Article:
It sounds like the induction ritual for a ninja warrior; the trials and tribulations of a Jedi getting to grips with the Force. But all Beau Clugston really wanted was the best damn sea urchin on the planet.
Clugston, a 33-year-old Australian-born chef who has spent most of the last eight years living and working in Copenhagen, was on the phone with a fisherman named Gunnar from the Faroe Islands. The chef had called Gunnar a few days before and asked if they could talk about his fabled Faroese sea urchins. The reply on the other end of the line was swift: “First of all, I don’t talk about product until I know you.”
The second time Clugston called, Gunnar laid out a mission for the chef: “Beau, unless I meet you, we’re not having that conversation. So I guess you have to get on a plane to Torshavn and come meet me tomorrow.”
Strapped for cash, Clugston borrowed money from his Danish mother-in-law, bought a ticket, jumped on a plane the next day, and found himself face to face with Gunnar. “There was no way I could afford a hotel, so I invited myself to sleep on his sofa,” explains Clugston. “I thought that this is either going to go two ways: it'll either fuck this relationship up, or it's going to be the start of a beautiful one.”
So far, so beautiful. The famous Faroese sea urchins are now on the menu at Clugston’s recently opened restaurant Iluka in the heart of Copenhagen. Clugston, a noma veteran with a short spell as head chef in Paris behind him, opened Iluka thanks to a bank loan and six intense weeks of DIY. He hired his skeleton crew of two front-of-house managers and a sous chef two days before opening. The menu is focused on seafood, but Iluka isn’t building classic fruit de mer platters. There’s creamy potatoes topped with egg yolk sauce and shaved bottarga‚ cockles dressed in black currant leaf oil, vegetable crudités to dip in blue mussel emulsion, and fresh ricotta with oyster and mussel granita.
The idea behind Iluka, explains Clugston, is that there are no rules. Except one: buy the best damn raw ingredients that you can get your hands on.
That’s how he found himself passed out on a sofa in the kids’ playroom in a waterfront home in the Faroe Islands. He and Gunnar had toured the Faroese seas and ended their adventure at the fisherman’s home. They flambéed langoustines in akvavit on the grill and drank champagne. Clugston was gone by 6 AM to catch his morning flight, and didn’t have a chance to say goodbye. Six weeks later, the fisherman gave his blessing for the chef to import the urchins. Clugston says that the whole ritual—the family loan, the redeye to Torshavn and the impromptu bed on the kids’ sofa—was all worth it.
“Gunnar’s urchins have this incredible sweetness, almost like carrots, and they are alive, flown in fresh in the morning” explains Clugston. “They don't have that iodine flavor people are used to. I can ring up a fishmonger and get sea urchins, and people will like them, but they are not going to change your life. These ones have that ability. They have that moment.”
But how do urchins go from good to life-changing?
“Because the water is so consistent—around eight degrees—all year around,” says Clugston. “The urchins grow really slow so they have time to develop their flavor.”
For the uninitiated majority, sea urchins remain a strange beast. For Clugston, who grew up in the Australian beach town of Sawtell south of Brisbane, they were as easy to come by as skipping stones when he was out surfing as a kid. He says the Faroese urchins are superior to anything else he has tried, but part of the problem is also the way people handle this delicacy.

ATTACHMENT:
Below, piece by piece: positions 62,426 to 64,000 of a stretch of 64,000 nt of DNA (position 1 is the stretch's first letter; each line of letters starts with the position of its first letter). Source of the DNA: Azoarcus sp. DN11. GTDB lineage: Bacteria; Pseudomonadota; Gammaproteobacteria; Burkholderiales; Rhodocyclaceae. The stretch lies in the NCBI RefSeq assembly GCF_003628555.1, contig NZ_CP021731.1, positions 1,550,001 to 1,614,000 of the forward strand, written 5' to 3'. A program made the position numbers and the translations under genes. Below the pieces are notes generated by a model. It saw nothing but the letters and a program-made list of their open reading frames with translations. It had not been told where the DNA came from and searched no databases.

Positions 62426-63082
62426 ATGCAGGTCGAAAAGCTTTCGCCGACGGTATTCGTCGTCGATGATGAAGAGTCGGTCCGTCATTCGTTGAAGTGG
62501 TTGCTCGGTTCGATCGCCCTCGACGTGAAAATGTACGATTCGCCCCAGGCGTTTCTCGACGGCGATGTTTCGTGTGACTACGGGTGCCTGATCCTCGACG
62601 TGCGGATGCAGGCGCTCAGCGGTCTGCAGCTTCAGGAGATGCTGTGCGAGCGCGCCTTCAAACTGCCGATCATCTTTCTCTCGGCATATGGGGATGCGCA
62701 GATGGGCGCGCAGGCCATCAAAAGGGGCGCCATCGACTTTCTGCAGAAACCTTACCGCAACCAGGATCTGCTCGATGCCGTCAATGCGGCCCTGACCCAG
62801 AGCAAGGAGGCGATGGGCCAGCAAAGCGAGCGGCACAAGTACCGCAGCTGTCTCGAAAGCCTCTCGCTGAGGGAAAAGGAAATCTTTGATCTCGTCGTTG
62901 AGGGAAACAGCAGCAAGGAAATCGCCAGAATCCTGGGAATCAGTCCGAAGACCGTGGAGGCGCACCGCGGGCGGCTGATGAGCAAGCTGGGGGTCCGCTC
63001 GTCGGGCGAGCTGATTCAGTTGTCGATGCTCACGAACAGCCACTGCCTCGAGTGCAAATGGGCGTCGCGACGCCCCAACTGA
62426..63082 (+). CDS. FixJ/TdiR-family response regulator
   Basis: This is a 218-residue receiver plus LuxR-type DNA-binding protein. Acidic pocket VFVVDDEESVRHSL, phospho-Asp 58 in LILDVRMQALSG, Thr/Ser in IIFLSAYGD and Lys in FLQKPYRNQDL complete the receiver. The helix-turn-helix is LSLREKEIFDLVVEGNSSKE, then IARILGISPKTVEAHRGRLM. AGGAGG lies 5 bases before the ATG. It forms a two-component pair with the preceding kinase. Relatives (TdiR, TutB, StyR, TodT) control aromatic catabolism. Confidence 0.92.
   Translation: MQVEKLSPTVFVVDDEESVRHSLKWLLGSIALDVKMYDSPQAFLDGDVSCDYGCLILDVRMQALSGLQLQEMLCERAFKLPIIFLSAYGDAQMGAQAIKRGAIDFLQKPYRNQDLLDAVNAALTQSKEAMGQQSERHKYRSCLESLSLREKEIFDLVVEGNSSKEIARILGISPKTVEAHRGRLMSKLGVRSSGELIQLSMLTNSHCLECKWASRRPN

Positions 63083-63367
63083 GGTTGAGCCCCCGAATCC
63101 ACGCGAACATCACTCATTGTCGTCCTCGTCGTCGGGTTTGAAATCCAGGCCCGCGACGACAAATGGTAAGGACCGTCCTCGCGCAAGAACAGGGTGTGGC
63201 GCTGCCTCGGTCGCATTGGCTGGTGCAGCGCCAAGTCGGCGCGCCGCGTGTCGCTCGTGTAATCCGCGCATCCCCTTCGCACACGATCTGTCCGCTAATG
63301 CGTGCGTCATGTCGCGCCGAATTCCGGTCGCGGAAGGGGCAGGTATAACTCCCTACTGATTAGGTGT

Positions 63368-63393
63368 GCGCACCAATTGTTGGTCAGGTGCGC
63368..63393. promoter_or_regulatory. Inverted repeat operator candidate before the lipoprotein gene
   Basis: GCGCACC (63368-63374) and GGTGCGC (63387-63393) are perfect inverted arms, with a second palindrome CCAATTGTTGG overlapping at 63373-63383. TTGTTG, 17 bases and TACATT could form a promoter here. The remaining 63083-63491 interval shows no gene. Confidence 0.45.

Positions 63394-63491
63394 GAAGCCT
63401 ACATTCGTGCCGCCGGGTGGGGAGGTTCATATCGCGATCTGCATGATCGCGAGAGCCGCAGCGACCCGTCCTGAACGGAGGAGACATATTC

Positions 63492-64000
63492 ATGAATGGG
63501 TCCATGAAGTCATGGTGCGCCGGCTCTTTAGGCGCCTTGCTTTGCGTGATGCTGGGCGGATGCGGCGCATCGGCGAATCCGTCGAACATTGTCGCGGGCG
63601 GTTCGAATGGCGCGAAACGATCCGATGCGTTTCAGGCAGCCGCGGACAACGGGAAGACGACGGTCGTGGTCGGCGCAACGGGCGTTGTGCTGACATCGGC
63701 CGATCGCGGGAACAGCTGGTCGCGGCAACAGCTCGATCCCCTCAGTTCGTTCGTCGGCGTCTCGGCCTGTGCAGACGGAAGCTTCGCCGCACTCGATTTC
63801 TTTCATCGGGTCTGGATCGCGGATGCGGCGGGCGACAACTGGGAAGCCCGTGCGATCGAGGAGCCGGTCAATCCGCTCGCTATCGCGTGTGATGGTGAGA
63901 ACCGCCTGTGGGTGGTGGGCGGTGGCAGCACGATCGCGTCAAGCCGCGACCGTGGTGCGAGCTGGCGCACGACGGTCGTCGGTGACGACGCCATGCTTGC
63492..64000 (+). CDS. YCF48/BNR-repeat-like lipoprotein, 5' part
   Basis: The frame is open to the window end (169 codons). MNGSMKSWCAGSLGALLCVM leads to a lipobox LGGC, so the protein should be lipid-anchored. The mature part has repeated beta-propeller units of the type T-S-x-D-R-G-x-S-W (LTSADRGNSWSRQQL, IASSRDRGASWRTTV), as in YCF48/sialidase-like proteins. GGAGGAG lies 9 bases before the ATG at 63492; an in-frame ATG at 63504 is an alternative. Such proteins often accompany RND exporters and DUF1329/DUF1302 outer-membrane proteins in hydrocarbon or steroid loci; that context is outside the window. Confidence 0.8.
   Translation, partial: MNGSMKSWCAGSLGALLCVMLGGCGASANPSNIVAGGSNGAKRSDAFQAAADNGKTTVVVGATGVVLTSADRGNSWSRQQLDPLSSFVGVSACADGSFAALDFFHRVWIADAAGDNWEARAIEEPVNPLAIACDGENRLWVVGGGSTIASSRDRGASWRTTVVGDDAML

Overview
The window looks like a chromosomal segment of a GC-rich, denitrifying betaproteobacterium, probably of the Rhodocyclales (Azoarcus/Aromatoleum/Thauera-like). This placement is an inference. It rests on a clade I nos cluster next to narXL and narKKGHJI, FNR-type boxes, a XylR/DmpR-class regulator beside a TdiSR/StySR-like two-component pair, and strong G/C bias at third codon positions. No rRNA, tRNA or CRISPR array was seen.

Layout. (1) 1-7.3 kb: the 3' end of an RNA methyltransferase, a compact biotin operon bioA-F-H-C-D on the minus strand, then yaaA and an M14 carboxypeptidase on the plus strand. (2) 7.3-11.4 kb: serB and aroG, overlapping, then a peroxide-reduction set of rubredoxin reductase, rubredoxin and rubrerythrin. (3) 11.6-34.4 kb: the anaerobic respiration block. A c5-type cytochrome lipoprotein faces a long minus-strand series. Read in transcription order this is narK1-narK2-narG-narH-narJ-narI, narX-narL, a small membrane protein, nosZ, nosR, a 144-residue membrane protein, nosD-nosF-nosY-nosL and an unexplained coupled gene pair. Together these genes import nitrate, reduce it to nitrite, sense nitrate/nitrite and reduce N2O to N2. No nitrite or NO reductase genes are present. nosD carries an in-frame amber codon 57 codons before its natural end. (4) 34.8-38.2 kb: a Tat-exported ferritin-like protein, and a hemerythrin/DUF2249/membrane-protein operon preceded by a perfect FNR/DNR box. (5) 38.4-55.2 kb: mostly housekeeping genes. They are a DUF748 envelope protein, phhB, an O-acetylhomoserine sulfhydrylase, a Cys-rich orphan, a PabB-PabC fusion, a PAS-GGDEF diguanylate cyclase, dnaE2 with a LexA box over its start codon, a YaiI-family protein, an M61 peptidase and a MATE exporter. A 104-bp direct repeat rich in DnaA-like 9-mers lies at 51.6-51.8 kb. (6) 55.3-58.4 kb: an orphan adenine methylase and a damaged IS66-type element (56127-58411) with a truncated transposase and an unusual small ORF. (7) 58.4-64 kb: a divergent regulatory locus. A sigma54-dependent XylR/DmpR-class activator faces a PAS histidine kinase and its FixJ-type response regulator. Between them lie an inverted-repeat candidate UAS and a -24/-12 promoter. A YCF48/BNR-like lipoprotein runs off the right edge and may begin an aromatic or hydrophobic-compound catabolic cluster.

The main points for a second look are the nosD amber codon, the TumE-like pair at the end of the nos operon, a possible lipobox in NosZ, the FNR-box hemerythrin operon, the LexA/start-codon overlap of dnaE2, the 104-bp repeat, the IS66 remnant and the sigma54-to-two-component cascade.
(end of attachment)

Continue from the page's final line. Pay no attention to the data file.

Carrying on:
“People eat too many bad urchins. We’ve all tried the ones that taste like toilet cleaner. When the urchins are dead, then they get this iodine flavor, but the live ones don’t have that. They’re a completely different game.”
He grabs a sea urchin from the cooler. It was caught early this morning, explains Clugston, sent on a plane in Torshavn at 7 AM, went through customs in Denmark a couple of hours later, and is now waving its spines in slow motion on the kitchen worktop at Iluka. He takes a pair of sturdy kitchen scissors, “goes through the arsehole” at the top of the shell, and cuts around. He gently lifts the lid he’s created on the shell.
“That's it, “he says. “I don't do anything else. A lot of people scoop out the roe and wash it in a salt brine, but I think you should keep the urchins in their natural juices. Why the hell would you want to get rid of that?”
He serves a teaspoonful of urchin juice and it tastes like a glorious oyster shot. Clugston pours the water through a sieve, cleans out the brown intestines from the shell, and reintroduces the water back into the shell with the orange lobes of roe.
The raw urchin is served simply with a lump of fresh toasted sourdough, brushed with melted butter. The roe has a lush sweetness that hits you right after the cleansing wash of the sea. Life-changing? Perhaps. At least for Clugston, who had to suffer for his art.
“I cook them to order, because stress means death to the urchin,” he explains. “The more you touch it, the more stress you heap on it”.
The same goes for Faroese langoustines, which he dips in simmering water for a few seconds to loosen the shell before he picks their meat. The raw langoustine tails are glazed in an eight-year-old elderflower vinegar which Clugston made while working at noma, and it’s served with the langoustine liver on a small piece of gem lettuce.
Clugston recalls a conversation he had with Gunnar back in Torshavn.
“He said: If I were to give you seafood, what would you do with it? I said that honestly, with these sea urchins, I would just serve it with good bread.”
“Oh, so you wouldn't put creme fraiche on it,” replied the fisherman. “Ok, you’re in the right headspace to use these products.”
The kitchen Jedi had passed with flying colors.